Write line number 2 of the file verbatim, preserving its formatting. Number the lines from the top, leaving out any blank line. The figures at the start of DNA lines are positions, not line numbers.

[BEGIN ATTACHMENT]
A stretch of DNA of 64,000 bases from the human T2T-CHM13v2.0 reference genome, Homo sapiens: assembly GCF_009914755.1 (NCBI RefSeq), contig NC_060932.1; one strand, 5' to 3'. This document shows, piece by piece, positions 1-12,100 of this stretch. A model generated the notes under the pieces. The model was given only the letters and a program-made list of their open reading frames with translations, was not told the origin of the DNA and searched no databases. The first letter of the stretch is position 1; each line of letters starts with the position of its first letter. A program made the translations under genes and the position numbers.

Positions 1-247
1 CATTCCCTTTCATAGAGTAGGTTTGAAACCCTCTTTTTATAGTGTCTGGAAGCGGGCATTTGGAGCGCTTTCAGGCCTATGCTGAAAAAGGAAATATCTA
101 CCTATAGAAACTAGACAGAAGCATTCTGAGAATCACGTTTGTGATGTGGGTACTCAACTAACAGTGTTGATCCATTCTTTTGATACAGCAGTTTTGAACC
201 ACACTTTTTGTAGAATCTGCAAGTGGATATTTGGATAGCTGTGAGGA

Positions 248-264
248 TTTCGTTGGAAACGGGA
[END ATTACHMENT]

Positions 1-247